Last night, I began to read an excellent novel right before I went to bed. The plot twists! The engaging dialogue! The cliffhangers! It was a great read. But when I finally went to put the book down two hours later, I was completely wired and nowhere near sleep, and I wasn’t too productive the next day.
I always thought it was a good habit to read before bed. Was I wrong?
Kind of. I had failed to take my own advice — to do something mindless before bed — and had instead remained engaged in something that was mentally stimulating, instead of something that helped me wind down. Stress is stress, whether its source is work or a fictional heroine who won’t leave her unfaithful husband. And that stress is responsible for 33% of adults losing sleep.
But my story shows that external stressors aren’t always to blame. Sometimes, our own routines are getting in the way of our productivity, especially when it comes time to settle in for the evening. It’s not easy, but with a little recognition and behavior modification, your bedtime routine can go from wrecking your work, to enhancing your productivity.
You’re Not Sleeping Enough, and Your Bedtime Routine Could be to Blame
As you may have guessed, we are faced with a sleep deprivation epidemic — 34.8% of U.S. adults sleep less than the recommended minimum of seven hours each night. And it’s getting expensive. In the U.S., the lack of productivity caused by sleep loss costs employers as much as $411 billion a year.
Less than seven hours in one night is what the CDC calls “short sleep”: a term we’ll use throughout this post. Among such side effects as high blood pressure and diabetes, short sleep can also lead to “frequent mental distress.” In other words, it can really mess up our work, and life in general.
On top of that, short sleep is linked to a higher probability of obesity, probably due to its correlation with poor eating habits. When you’re sleep-deprived, you’re more likely to mindlessly eat or make less-than-healthy food choices. But we also eat poorly when we’re stressed, and when we’re stressed, we don’t sleep well. All of these behaviors are linked and, ultimately, are leading to this epidemic of exhaustion.
That network of cause-and-effect does more than illustrate that you’re probably not sleeping enough. It shows the complexity behind why you’re not sleeping enough, which is where your bedtime routine comes in. So let’s explore some of the “why”s. Once you’re aware of them, you can fix them.
6 Reasons Why Your Bedtime Routine Is Wrecking Your Productivity 1) You’re eating a bunch of crap (and probably too late in the day).
In addition to short sleep causing bad eating habits, the same thing works in reverse — diets high in saturated fat and carbohydrates, for example, have been linked to lower sleep quality. Plus, our tolerance for glucose decreases later in the day, so eating late at night can also throw off our circadian rhythm, the biological sleep-and-wake pattern of humans.
But willpower is hard — and as my colleague Mike Rehahan once told me, it depletes as the day progresses. So, the later it gets, the more tempted we are to indulge in comfort food that we don’t have to cook ourselves. After a long, tired day, it’s a recipe — no pun intended — for disaster. You’re not just more likely to indulge. You also risk depriving yourself of quality sleep, creating a vicious cycle of exhaustion.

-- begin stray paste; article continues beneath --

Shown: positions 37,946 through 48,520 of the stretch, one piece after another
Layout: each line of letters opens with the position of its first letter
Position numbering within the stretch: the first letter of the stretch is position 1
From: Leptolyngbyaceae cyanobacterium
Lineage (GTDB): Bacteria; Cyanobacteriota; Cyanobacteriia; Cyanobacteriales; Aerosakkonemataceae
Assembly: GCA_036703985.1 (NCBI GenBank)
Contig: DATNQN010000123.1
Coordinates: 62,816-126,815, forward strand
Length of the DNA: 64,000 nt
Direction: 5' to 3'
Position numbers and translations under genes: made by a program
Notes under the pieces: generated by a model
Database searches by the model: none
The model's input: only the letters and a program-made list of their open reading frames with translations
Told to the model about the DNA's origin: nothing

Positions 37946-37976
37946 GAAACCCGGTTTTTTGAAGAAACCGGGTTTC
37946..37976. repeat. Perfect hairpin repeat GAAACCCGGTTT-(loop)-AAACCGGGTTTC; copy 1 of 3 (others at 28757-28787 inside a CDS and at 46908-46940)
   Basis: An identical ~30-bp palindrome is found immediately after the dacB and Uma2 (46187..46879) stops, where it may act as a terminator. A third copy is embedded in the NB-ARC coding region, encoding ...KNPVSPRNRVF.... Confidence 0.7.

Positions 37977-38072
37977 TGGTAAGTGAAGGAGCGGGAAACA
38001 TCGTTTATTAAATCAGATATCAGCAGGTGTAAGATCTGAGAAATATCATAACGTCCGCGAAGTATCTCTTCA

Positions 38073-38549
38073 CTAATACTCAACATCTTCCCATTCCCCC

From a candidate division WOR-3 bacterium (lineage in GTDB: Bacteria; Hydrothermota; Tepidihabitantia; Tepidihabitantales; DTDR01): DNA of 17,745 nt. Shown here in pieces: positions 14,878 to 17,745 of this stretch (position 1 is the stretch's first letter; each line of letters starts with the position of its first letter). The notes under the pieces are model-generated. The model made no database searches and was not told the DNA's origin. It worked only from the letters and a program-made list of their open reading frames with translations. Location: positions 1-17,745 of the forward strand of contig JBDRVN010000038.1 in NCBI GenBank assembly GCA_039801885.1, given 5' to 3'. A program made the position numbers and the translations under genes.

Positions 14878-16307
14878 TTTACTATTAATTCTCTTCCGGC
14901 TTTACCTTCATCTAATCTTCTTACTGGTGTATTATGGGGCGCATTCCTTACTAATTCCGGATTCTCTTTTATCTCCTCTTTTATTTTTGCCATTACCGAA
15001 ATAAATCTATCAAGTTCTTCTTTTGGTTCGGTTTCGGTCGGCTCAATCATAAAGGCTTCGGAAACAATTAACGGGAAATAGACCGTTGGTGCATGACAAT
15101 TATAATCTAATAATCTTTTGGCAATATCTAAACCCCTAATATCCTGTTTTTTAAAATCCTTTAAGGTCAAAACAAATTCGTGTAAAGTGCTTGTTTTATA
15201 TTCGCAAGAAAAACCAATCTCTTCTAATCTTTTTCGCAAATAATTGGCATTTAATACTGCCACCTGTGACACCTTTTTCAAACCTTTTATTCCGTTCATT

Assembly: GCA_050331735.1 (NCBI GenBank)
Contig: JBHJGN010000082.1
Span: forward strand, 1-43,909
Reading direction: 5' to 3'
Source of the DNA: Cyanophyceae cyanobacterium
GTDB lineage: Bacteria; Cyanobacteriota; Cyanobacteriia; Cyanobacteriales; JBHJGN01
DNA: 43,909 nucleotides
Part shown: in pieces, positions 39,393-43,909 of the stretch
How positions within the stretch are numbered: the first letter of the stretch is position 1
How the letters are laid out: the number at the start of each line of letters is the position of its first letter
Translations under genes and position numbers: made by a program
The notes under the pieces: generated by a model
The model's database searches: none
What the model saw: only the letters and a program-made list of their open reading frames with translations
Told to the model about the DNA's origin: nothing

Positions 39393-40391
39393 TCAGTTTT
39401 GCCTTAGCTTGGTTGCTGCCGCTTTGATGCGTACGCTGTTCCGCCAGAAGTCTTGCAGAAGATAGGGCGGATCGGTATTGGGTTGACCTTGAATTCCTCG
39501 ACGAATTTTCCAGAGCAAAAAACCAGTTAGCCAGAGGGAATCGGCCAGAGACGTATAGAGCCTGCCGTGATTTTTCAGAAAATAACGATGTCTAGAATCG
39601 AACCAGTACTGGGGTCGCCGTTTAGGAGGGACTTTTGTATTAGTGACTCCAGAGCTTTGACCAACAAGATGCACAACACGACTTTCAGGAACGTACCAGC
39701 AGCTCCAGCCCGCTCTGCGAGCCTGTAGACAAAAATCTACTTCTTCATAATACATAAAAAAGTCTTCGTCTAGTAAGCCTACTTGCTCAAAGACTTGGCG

Here’s where planning ahead can tremendously help. When the weekend rolls around, all we really want to do is watch Netflix and shop online. But setting aside two hours on Sunday afternoon to cook meals for the week can help preserve your willpower on those late nights.
2) Sleep isn’t in your schedule.
When our days are already so overbooked, it seems ridiculous to schedule something like sleeping. But it’s called a routine for a reason — “setting a pattern of going to bed at the same time each night and rising at the same time each morning,” according to the CDC, is key to sleeping well.
Last year, I shared a technique I use called time blocking. It’s the formal term for my habit of creating calendar events for everything — getting dressed, working out, and feeding my dog. But when I realized that I was slipping into the bad habit of being liberal with my bedtime, I knew that I would need to schedule time to turn off my electronics, too.
When I asked my team to share the bedtime habits that mess with their productivity, HubSpot Director of Marketing Emma Brudner replied, “Falling into the rabbit hole of the internet for hours.”
She’s not alone — I have a bad habit of turning a simple search for a carbonara recipe into an hours-long research session on the culinary arts. And when that happens, my desired bedtime falls to the wayside.
That said, too much screen time before has other impacts on sleep quality, which we’ll discuss later. But scheduling a time to unplug can prevent those evening hours from wasting away. Depending on your bedtime, try programming a recurring calendar event to shut down two hours before you actually want to get to sleep for Monday through Wednesday. As it becomes habitual, start adding additional nights.
3) You’re planning your next work day at home.
I’m a big believer in the separation of home and office. Even when I work from home, I have a special space set aside to attend to my tasks — every other area is an off-limits, no-work zone.
That accomplishes two things. First, it helps to keep certain distractions out of sight while I’m working. And when I’m not, having a something like a designated “weekend chair” keeps me from checking work email when I should be recharging — as 50% of us are wont to do.
That’s why I